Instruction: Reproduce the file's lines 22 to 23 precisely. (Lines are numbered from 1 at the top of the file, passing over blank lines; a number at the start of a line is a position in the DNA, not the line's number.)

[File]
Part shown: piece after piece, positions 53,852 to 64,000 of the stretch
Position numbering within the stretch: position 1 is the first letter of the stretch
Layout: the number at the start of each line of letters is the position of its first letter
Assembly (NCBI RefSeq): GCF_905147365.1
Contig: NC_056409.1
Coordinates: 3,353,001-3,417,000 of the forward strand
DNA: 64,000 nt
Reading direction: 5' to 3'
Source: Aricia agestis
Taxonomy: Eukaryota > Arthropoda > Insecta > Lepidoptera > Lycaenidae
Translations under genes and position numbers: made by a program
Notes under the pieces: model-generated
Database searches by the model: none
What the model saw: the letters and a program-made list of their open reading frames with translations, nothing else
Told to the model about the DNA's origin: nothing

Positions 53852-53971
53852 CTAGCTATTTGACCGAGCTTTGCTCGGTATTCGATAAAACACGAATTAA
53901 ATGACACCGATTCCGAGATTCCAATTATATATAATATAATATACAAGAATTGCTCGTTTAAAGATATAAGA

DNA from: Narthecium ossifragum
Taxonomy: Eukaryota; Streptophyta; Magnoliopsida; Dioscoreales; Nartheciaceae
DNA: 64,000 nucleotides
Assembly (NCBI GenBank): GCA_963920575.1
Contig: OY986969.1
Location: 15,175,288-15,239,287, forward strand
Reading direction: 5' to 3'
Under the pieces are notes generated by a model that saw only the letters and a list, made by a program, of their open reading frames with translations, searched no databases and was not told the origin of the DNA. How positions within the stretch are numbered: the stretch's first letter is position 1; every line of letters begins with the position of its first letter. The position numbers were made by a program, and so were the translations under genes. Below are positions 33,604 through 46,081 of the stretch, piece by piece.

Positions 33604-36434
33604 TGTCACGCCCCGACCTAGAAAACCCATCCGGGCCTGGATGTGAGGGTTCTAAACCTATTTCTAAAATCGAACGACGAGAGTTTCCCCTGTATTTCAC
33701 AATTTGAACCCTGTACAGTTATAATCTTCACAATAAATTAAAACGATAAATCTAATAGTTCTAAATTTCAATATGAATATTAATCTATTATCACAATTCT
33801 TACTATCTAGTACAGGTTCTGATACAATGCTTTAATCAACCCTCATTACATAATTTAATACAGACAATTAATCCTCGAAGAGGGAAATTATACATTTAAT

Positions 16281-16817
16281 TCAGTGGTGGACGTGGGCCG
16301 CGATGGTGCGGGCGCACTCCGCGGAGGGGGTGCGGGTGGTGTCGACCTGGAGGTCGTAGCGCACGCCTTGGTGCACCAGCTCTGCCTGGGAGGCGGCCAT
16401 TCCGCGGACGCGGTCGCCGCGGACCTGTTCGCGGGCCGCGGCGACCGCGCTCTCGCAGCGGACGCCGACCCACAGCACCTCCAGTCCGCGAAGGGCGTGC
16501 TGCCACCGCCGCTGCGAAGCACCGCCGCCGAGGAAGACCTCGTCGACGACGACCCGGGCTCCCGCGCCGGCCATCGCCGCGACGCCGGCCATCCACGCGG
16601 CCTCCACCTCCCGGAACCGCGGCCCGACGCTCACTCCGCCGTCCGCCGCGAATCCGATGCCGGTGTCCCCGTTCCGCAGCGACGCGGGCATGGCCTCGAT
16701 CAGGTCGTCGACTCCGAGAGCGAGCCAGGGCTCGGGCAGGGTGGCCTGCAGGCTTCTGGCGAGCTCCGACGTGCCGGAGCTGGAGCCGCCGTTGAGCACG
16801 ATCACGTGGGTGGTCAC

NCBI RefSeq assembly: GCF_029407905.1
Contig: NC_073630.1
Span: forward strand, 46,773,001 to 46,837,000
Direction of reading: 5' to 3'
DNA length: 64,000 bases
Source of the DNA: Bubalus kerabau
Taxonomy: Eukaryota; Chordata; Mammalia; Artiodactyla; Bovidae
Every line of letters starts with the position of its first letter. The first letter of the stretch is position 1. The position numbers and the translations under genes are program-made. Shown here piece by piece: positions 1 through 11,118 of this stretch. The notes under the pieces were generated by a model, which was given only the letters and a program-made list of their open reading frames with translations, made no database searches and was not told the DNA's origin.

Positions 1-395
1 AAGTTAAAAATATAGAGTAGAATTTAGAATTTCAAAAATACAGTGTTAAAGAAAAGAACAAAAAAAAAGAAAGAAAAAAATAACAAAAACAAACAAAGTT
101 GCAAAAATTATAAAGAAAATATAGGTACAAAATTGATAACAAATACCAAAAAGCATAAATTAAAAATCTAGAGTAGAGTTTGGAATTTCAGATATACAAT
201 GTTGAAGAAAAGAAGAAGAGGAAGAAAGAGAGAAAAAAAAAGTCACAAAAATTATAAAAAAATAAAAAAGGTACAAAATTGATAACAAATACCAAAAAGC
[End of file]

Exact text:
Assembly (NCBI GenBank): GCA_963920575.1
Contig: OY986969.1